Search
  • Erika Desmond

How this startup is helping smallholder farmers modernize through technology

Oscillo Machines is an agricultural equipment manufacturer that develops innovative solutions to local problems. The company has received funding through Villgro iPitch 2019, RKVY RAFTAAR, and UASD Dharwad. CEO Prajwal M. talks about his entrepreneurial journey and his team's trials, successes, and experience working with Manush Labs.


Farmer feedback and testing of electric weeder


Prajwal M. had been interested in startups from his college days. He had always loved science competitions, and wanted to build something. When the National Innovation Foundation posted a competition looking for solutions to three different problems, one of which was focused around solutions to rice paddy transplantation, he was immediately intrigued. Prajwal had grown up in Karnataka, surrounded by paddy fields, and had seen his relatives work in the fields. During his college days, he had also frequently hiked around Mysore and interacted with farmers, so he knew that although machinery of the Mat-type that could help transplant paddy seedlings was available in the market, mostly from Japanese manufacturers, wouldn’t work in the Indian context – the land was too fragmented and farmers were too poor to purchase it. Prajwal realized if he could come up with a seedling machine, it could be very helpful.


“At that time I only thought of it as a project, not as a company.”

Prajwal eventually completed both a bachelor’s and a master’s degree in physics, and was introduced to an organization called the Deshpande Foundation. Through the organization's LEADers Accelerating Development (LEAD) program, he had the opportunity to meet real-life entrepreneurs and hear about their experiences. “The lead program really sparked my interest in entrepreneurship – understanding how if I did some society-oriented project, it could help both me and society, and make a real impact. Hearing and seeing the live examples of entrepreneurs who build companies and their experience I got really excited to build it.”


Prajwal M. and co-founder Shivanand S.


The National Innovation Foundation project took place in 2012. Based on the traction Prajwal received from that, he and his co-founder, Shivanand S., spent 2014 – 2018 doing trials whenever they had free time. “We used to work after college, renting a workshop from another place. We would work from 5 – 9pm after classes and do experiments when the seasons were right. Agriculture depends on the season and we needed real conditions from farmers for the results to be accurate.” Some classmates didn’t understand Prajwal’s fascination with what he was trying to build. “People ask – you have a masters in physics and now build machines for farmers?” he laughs. “But there are lots of physics involved in building machines.” In 2018, his team was beginning to build traction and incorporated with the help of Deshpande Startups.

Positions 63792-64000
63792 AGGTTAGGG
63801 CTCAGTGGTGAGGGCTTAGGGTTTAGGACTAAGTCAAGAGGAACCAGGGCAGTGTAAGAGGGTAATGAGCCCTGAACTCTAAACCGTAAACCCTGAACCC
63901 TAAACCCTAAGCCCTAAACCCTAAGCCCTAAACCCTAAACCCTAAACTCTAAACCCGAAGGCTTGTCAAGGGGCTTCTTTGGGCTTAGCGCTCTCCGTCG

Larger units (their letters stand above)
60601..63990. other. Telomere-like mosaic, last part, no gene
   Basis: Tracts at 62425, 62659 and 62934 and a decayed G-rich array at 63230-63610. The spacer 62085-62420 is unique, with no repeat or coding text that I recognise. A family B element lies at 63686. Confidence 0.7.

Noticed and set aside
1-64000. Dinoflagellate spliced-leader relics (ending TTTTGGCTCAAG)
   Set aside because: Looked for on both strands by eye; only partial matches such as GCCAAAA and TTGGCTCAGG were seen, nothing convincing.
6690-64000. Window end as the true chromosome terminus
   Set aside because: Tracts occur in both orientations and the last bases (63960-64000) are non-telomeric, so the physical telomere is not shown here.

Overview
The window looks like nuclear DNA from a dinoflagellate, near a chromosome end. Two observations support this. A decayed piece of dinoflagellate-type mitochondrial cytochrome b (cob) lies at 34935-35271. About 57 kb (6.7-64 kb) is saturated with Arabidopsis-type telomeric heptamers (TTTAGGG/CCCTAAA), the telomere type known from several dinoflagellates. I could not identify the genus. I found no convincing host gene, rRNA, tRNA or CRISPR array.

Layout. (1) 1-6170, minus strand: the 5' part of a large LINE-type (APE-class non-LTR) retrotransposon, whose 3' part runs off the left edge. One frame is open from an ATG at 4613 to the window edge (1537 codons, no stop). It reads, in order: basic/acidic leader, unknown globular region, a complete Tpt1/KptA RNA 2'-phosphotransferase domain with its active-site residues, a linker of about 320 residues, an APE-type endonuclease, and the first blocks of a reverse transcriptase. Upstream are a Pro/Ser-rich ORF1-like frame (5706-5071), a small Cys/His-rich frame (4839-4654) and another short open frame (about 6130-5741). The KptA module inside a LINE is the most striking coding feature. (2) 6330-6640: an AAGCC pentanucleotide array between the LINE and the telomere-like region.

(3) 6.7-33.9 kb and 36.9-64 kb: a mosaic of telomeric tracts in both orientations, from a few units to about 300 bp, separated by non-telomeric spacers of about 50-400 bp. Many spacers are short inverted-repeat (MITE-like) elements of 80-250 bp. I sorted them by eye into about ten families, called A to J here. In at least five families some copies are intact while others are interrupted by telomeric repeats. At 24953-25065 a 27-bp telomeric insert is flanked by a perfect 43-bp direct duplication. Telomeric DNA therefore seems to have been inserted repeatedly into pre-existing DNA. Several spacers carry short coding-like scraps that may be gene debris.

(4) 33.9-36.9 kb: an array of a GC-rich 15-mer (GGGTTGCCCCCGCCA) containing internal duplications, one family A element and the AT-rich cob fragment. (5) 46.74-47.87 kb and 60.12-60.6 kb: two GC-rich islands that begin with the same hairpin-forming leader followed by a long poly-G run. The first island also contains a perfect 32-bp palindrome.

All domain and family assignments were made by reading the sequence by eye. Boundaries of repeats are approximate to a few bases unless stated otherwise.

It was not an easy decision for Prajwal to pursue his venture full-time. Although the idea of starting a company was exciting when he was a student, making a commitment to the project was a big leap.“Once you complete your education, you need to get some job, and you don’t know what will happen – entrepreneurship is an unconventional career path in India. Most parents say no. Luckily for me I had done the process right from high school, and my parents know that I will finish what I start. I had that kind of attitude – understanding that if we don’t reach our goals, either we are not good enough to do the project or the project itself is not valuable for end users."


Oscillo Machines

From left: Prajwal M., Shivanand S., Mehaboob Pasha, and Anurag R.


There have been a lot of ups and downs in the process, but the opportunity to help end users is what continues to drive Prajwal and his team, which today includes himself and co-founder Shivanand, as well as team members Anurag R., Mehaboob Pasha, and Rajath H M, all of whom have been pivotal in growing the company to where it is today. “When I started this project,” Prajwal recalls, “I realized that many people had done this before me. Many people have dropped because they get other missions. But the constant motivation for this project for me was when we built the first prototype back in college in 2016. There was an article published about us in local newspapers, and we got calls from hundreds of farmers inquiring about the machine."


"Ever since then, the same farmers will call and ask us how the machine is going, how things are going. Whenever I start to think to think that this will take too long, maybe it’s too hard to crack a solution, these farmers will call me and ask about the project, and I know I want to see this through.”

Given the seasonality of farming, it is often key that certain processes happen on a strict timeline. The number of agricultural laborers in India has been on the decline, and a labor scarcity during the transplanting process in paddy fields ends up affecting crop yields. Having a machine that can accelerate this process can save time and money, and increase farmer productivity. Prajwal and his team are currently focused on understanding their potential customers, and developing innovative business ideas to reach more farmers. Not all farmers will buy the machines outright, and so they are looking into options to work with organizations that rent these types of machines out to farmers.